They have even setup their own lobby groups, which they say is necessary to counter the government lobbying by oil and car companies.

These groups are now funding websites that demonize hybrids - which the regular man can afford, as well as hydrogen fuel cells - which is necessary to ramp up renewable energy, and hydrogen burning combustion engines - which may allow us to convert existing combustion cars into zero emission ones (that's a massive contribution, if successful),

Basically anything that's not a BEV is of the devil, while batteries made from mines that leave toxic waste on local water systems are gifts by angels.

Systemic issues with local taxes mean the middle class won’t gain much

The way Malaysia’s vehicle tax and cost structure for locally-assembled cars works also mean that the government can’t do much to reduce prices of hybrids for the common man any further.

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A regular locally-assembled Honda City Hybrid already gets deductions in excise tax but doing local-assembly in a small market like Malaysia, where over 60 percent of all new car sales are dominated by Proton and Perodua, is very costly.

A fully-imported Tesla or Porsche Taycan with their fat distributor margins however, has a lot more room to cut prices, so wealthy buyers stand to gain a lot more.

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For some countries like Indonesia, which has very rich nickel reserves and has ambitions of becoming the Arabia of the EV era, then yes accelerating BEV adoption makes sense (economically, not necessarily environmentally).

For Malaysia, is there an upside potential in favouring BEVs over hybrids? If there is an argument to be made about netting investments, then fair enough. But let's be honest about its CO2 reduction potential.

The aim is to reduce CO2 emissions, not ramp up BEVs

The sustainability agenda appears to have been hijacked by companies intent on pushing a European Union-style battery-centric agenda. CO2 reduction is just an excuse.

Thankfully, the mostly USA- / English- / Tesla-centric BEV lobby groups are not successful in China.

China, the world’s largest BEV market and the world’s largest maker of xEV batteries, does not believe in a EU-style ban on combustion engines, because that’s just not possible, as evident in the latest power supply crunch in the northern China.

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China, the world's largest BEV market and xEV battery producer says it's silly to ignore hybrids. Hybrids to make 50 percent of new passenger cars sales by 2035.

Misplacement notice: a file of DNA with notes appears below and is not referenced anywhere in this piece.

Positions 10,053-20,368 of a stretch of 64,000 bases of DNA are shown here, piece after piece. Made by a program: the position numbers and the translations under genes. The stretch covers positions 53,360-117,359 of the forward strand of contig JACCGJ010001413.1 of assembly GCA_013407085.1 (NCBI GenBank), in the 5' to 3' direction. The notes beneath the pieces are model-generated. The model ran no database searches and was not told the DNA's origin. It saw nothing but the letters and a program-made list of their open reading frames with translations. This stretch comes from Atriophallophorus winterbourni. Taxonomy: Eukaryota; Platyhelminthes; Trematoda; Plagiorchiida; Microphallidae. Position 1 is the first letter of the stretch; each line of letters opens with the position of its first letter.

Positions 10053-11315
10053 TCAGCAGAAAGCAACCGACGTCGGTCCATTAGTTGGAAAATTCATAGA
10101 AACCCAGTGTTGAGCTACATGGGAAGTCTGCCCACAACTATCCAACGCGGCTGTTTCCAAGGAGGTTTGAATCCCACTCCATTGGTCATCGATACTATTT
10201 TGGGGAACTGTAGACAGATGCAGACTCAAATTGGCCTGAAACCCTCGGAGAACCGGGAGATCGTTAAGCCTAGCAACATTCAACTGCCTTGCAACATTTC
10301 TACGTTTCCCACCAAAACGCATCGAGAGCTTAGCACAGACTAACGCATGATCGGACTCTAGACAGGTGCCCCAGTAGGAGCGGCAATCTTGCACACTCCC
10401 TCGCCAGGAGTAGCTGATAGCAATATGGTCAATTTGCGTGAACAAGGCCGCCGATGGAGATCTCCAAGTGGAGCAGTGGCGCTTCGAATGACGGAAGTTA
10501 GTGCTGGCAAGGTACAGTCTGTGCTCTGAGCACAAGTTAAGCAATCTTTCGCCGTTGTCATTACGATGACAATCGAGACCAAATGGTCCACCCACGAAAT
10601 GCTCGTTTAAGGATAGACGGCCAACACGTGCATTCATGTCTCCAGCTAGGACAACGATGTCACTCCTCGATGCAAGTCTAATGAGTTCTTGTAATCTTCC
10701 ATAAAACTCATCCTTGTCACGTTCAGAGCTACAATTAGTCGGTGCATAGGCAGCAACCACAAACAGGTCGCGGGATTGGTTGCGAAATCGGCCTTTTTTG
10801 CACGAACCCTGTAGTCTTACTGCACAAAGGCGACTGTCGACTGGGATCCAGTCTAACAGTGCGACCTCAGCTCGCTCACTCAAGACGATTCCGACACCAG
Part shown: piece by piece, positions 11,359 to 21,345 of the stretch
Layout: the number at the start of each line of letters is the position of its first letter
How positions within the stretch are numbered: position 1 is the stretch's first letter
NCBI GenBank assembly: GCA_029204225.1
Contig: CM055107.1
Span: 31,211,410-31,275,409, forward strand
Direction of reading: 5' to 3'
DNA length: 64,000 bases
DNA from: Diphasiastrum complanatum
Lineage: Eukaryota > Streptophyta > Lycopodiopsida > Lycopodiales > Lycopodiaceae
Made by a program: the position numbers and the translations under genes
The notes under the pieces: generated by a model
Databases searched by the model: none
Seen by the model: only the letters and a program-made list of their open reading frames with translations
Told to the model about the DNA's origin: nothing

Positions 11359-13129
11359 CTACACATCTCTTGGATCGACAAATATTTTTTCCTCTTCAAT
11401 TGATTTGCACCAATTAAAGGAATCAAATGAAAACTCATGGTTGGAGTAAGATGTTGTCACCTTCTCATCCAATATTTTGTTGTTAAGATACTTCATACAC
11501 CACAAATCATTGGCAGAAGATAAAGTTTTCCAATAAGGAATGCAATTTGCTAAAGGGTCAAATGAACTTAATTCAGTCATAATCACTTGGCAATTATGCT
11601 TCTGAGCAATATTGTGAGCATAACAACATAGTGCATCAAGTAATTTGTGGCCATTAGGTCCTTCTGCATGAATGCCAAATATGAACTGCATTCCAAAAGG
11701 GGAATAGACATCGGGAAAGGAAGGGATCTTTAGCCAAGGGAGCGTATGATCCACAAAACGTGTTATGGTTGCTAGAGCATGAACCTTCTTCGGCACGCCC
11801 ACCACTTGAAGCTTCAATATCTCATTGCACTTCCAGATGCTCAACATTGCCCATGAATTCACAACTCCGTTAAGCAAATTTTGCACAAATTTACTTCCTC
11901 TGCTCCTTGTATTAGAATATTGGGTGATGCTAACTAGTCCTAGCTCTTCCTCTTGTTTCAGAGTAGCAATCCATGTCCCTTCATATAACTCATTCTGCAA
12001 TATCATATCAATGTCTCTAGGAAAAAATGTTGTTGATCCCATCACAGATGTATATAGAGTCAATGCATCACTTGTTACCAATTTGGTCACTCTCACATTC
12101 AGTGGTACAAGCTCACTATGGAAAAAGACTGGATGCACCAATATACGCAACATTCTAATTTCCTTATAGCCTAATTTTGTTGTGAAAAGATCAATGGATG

China specifically states that by 2035, half of all new passenger cars sold must be hybrids, with the rest made up by plug-in hybrids, battery electric vehicles, and hydrogen fuel cell electric vehicles. It's a very technology neutral, objective-driven (cutting carbon, using whatever means necessary) goal.

Public transport is the best solution, not BEVs or hybrids 

To be clear, the importance of BEVs will only increase with every passing year. Given the long lead time it takes to roll out supporting infrastructure for vehicle charging (we need to think beyond city centres), the work must start now.

BEVs need to be pushed out to the road starting now so we can kick-start demand, without which there can be no business case for charging infrastructure.

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To offset their increased contribution to power plan emissions, BEV owners should install solar panels on their landed properties. Pretty sure they can easily afford it.

The message here is don't be dogmatic about BEV being the only acceptable solution. 

Plus, central to UNDP's recommendation to reduce carbon emissions in cities is not hybrids or BEVs (though those are also recommended), but public transport - still the cleanest and most efficient method to move people, regardless of its powertrain type.

This is the most important fact that supposedly very concerned on greenhouse gas emissions BEV lobbyists leave out.

At the centre of UNDP's Green Technology Application for the Development of Low Carbon Cities (GTALCC) is to encourage goverments to think about moving people, as opposed to moving vehicles.

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If you are serious about doing your part to reduce carbon emissions, then drive less and take the bus / train more, assuming you live in / near the city. Public transport outside the city is still very lacking

Climate change is real and it's a problem too complex for only one rigid form of thinking, or only one technology pathway to solve. We need to use all available solutions, whether it's BEV, HEV, PHEV, FCEV, biofuels or synthetic fuels, tweaking the details of implementation based on local conditions, the last point is very important.

Hans

Head of Content

Over 15 years of experience in automotive, from product planning, to market research, to print and digital media. Garages a 6-cylinder manual RWD but buses to work.